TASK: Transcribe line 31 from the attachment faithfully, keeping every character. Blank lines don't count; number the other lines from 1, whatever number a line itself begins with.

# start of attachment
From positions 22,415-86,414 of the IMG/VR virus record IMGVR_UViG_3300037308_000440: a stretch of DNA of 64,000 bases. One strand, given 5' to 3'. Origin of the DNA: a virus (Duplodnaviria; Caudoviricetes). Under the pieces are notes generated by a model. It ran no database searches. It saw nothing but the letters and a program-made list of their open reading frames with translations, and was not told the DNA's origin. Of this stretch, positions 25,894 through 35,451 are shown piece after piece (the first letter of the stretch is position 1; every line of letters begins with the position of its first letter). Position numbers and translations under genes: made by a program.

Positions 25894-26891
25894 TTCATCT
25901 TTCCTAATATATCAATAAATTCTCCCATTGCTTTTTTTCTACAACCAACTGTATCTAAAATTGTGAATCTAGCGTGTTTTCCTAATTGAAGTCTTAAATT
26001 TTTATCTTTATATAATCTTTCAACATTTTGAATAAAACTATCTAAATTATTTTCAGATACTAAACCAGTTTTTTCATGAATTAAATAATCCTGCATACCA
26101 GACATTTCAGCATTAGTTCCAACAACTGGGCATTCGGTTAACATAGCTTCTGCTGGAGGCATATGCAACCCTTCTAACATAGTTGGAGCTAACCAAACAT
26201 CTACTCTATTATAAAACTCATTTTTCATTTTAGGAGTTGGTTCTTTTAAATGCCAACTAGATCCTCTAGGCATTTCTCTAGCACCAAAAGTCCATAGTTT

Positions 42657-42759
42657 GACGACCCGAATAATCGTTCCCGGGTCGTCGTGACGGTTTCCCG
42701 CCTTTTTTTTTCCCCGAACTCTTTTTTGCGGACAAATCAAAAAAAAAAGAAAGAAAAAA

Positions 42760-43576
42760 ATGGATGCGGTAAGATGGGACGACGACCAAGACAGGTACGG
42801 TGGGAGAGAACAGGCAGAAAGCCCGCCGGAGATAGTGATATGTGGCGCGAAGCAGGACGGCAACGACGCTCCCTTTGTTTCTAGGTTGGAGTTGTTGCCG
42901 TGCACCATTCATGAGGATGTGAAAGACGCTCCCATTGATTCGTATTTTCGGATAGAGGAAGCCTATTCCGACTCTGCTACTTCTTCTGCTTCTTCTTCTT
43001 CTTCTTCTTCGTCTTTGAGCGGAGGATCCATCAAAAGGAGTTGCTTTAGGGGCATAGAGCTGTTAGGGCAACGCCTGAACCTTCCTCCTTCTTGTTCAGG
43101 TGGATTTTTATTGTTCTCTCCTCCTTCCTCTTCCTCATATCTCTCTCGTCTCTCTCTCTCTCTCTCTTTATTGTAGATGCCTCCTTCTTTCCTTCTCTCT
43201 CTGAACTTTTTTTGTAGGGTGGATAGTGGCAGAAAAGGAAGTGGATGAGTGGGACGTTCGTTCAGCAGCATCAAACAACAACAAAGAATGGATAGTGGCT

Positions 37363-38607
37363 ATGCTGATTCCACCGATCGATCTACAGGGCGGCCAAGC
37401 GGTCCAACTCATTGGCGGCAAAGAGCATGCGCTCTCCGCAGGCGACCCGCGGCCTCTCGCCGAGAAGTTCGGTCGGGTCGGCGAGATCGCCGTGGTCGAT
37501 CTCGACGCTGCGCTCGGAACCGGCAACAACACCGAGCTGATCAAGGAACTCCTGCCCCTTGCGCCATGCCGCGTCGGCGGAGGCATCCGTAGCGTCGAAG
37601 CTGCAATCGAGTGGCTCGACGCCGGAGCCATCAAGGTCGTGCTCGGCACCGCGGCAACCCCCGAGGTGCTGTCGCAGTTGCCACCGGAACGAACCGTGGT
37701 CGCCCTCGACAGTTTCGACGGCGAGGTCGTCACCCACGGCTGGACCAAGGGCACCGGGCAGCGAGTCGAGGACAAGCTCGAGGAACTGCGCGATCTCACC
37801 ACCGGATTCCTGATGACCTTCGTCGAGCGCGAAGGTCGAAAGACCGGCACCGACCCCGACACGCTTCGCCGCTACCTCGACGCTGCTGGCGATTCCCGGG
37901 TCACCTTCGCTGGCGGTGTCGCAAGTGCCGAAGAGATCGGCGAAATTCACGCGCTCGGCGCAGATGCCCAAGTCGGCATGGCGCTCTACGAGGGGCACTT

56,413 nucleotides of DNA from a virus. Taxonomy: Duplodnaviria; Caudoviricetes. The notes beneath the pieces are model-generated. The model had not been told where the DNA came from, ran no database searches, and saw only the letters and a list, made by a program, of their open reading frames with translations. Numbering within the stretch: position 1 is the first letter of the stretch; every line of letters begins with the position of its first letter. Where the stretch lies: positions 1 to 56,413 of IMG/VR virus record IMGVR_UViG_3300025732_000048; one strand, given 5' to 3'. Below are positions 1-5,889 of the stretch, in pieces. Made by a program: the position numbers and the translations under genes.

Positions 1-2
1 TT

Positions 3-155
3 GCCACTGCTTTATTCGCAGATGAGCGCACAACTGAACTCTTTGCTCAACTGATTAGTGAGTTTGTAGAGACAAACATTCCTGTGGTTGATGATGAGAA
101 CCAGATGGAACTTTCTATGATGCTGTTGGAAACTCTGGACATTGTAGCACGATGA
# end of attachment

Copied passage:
101 CCAGATGGAACTTTCTATGATGCTGTTGGAAACTCTGGACATTGTAGCACGATGA